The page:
However, homeschooling during your middle years does pose some particular challenges as well. One of the most common is the increase in responsibilities as a caregiver, for as we age, our parents do as well. Elderly parents often demand our time and attention, whether it ranges from occasional errands to full-time care. According to the Bureau of Labor Statistics, most caregivers for the elderly are women, and 70 percent of those women are between the ages of 45 and 56. This places many homeschooling parents, particularly moms, in a position where they are caught between meeting the needs of their parents and the needs of their children.

One solution to this problem is to involve your children in the caregiving process. This is not always possible, but if it is, the experience can be rewarding for you, your parents, and your children. Your children can often benefit from the interaction with another generation, and you are providing them with valuable lessons about the ways that family members should care for one another.

Not only do caregiving responsibilities often increase as we age, but other responsibilities tend to pile on as well. Your older children (and grandchildren) now require your support in new ways. You probably face increased responsibilities at church and in the homeschool community. You may be working part-time in order to help with college expenses or to save for retirement. It is easy to spread yourself too thin.

All this comes at a time when your energy levels are likely far lower than they were in your early years of homeschooling. According to an article published by Harvard Medical School, much of the problem stems from sleep issues that tend to develop as we age. Most people find that they sleep less and less, and the sleep we do get is often not as restful. Studies show that 65-year-olds spend less than 5 percent of their sleep time in deep, restful sleep, compared with experiencing deep sleep 20 percent of the time when they were in their twenties.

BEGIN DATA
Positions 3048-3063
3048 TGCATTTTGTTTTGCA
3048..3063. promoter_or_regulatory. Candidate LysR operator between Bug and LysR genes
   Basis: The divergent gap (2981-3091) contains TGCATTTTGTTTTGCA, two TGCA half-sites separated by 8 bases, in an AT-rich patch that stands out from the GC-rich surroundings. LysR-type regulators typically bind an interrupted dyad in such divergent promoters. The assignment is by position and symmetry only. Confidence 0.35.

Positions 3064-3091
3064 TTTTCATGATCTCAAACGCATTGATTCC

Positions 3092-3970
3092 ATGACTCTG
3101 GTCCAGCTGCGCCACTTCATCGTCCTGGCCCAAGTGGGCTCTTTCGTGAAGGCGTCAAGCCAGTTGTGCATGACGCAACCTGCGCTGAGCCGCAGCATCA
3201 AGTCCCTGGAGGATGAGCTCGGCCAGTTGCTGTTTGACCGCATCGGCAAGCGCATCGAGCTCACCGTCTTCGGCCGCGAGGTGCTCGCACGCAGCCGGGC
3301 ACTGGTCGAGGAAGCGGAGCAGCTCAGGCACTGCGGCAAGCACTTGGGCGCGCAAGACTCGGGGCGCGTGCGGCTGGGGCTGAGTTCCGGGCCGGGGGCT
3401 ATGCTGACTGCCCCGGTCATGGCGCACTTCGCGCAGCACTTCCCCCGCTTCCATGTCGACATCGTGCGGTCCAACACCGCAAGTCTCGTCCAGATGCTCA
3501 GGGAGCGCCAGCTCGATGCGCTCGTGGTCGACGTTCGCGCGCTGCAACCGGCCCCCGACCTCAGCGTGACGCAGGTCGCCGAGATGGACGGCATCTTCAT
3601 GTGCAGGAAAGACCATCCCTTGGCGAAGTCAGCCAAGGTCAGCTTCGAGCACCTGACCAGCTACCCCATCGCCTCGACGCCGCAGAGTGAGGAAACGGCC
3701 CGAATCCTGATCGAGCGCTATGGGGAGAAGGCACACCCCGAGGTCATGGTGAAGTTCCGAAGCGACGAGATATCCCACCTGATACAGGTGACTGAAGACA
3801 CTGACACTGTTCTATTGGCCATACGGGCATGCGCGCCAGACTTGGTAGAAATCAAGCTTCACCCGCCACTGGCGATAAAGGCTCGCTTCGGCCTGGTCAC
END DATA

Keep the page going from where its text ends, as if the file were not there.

Other physical challenges increase as well. Middle-aged people are more likely to be dealing with new issues such as diabetes, joint pain, or high blood pressure. Learning how to deal with the quirks of our aging bodies can be just as challenging as the issues our teens are learning to deal with as they enter a new stage of their lives as well. It is even more important, as homeschool parents, to address these health issues through proper rest, diet, medical care, and exercise so that we can be here for our families for many years to come.

Another challenge to veteran homeschool parents is the loss of excitement that once accompanied the homeschool adventure. Experience is wonderful, but it can sometimes form a rut in the road. In the early days of homeschooling, there was more of a need to prove one’s self, and so you may have embraced the challenge of homeschooling more passionately.

Our later children may benefit from our experience, but we need also to convey to them the same passion about education that we had in earlier years. One way to do this is by connecting with other homeschooling families through local groups or conferences. There is a tendency to pull away from such associations as we get a handle on the homeschooling basics, but the passion of newer homeschool parents can ignite your own, even as they benefit from your wealth of experience. You may even decide to shake things up a bit and try a new educational curriculum or approach just to keep the experience fresh! Remember that one of the greatest benefits of home education is the ability to adapt to individual needs and new situations.

Seasons of life are a part of the human experience. For those who are fortunate enough to take the long road on the homeschooling journey, middle age can be one of the most fulfilling and enriching times of your life. As always, however, we need God’s guidance as we face the challenges that lie ahead.

Amelia Harper is a homeschooling mother of five and a pastor’s wife. She is also the author of Literary Lessons from the Lord of the Rings, a complete one-year literature curriculum designed for secondary-level homeschool students. In addition, she is an English tutor and a freelance writer who contributes regularly to newspapers and magazines. For more information, go to